I decided that Frog Town is a potion-making powerhouse, so I had an excuse to use Wampus County's d100 potions table. Wampus County is a treature-trove of adjacent ideas to what is in Forest Hymn and Picnic - it's more modern and more frontiers, American Western feeling, but otherwise has a very similar vibe thanks to things like life Getting Worse via fairy-tale intervention. One doesn't die, one wakes up in a Giant Lightening Eagle nest where the hungry birds are hatching, in a torrential storm. 

Anyway, so far it's been great to see whimsical OSR scenarios, settings, and rules. After being immersed in weird horror for a long time, it's like a breath of fresh air to head towards an explicitly silly side of things. Where consequences are serious but not typically final, and monstrous NPCs can probably be talked into a game of competitive marbles to let you pass over their toll-bridge.

Friday, April 26, 2019

Harvesting the system from City of the Crepuscular Queen

I'm interested in systems that resolve combat in a less granular or faster way than, say, 5th edition DnD, but still give a sort of DnD feeling. I think gg no re's City of the Crepuscular Queen does this quite well - the system in it, I mean. It's very similar to Dungeon Squad or In the Light of a Ghost Star, though the way HP works is very different, and combat resolution can be a lot faster. Admittedly one can speed up combat the way those systems do - just give everyone few HP and let damage be fairly normal, and combat will be fast! But I am nothing if not a magpie for systems. Here is what I have harvested from the mind of the fellow who made the system, Daniel from Detect Magic.


General resolution - you roll a d4, d6, d8, d10, or a d12, and you want to roll 4 or more to succeed. You never modify the roll. If you would normally roll a d8 and have an advantage, you roll a d10 or d12.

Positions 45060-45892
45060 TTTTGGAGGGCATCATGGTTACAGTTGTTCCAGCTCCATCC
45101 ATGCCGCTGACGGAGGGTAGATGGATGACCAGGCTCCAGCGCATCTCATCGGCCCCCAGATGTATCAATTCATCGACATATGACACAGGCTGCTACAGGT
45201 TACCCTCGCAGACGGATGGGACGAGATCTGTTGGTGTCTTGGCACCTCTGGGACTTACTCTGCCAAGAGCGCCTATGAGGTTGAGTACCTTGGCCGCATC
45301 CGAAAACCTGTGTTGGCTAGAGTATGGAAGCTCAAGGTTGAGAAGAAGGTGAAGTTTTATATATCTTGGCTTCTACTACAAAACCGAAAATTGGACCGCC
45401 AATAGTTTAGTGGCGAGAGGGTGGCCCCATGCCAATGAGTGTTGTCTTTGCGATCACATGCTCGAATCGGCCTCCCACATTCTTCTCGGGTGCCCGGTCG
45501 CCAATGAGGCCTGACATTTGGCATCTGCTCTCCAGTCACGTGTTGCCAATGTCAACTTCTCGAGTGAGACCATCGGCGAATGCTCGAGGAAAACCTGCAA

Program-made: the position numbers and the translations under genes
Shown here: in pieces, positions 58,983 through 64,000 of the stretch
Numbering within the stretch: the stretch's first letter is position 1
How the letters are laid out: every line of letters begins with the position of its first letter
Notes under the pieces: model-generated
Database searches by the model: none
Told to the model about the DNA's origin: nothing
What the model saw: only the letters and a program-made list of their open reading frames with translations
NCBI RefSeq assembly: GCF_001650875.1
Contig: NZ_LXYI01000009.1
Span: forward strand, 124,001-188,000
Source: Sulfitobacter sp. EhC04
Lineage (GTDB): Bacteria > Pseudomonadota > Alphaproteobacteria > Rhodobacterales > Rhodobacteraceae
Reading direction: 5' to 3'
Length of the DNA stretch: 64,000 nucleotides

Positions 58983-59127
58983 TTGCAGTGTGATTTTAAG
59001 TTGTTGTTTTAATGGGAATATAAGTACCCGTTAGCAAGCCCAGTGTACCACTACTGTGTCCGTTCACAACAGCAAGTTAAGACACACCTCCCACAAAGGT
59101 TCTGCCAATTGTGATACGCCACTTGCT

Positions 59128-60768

You roll a d8 if what you're doing is related to your class/profession. You roll a d6 if, say, you're a rogue in a stand-up fight, or the wizard trying to sneak around. You roll a d4 if you have really bad odds - maybe the wizard sneaking through a brightly-lit prison. You roll a d10 or higher if you have special equipment, lots of time / little stress, if you're a fighter and other fighters are helping you, etc. Wizards roll to cast their spells, rogues roll to sneak (if sneaking is actually dangerous in the situation).
You have 9 'hit points,' which I call save points, because they're not like HP. If you fail a roll, generally you lose 1 save point and you start rolling the die you just rolled, and you keep losing save points until you roll a 4 or higher. So, a fighter fighting, you rolled a d8 and got a 2. You lose 1 hp, and re-roll the d8. You keep losing 1 hp at a time until you roll a 4 or more. This means dangerous things can take you out - if you're fighting, you got hurt or killed, if you cast a spell, it ate up your health and you had a magical mishap, if you were sneaking, you got ambushed and attacked.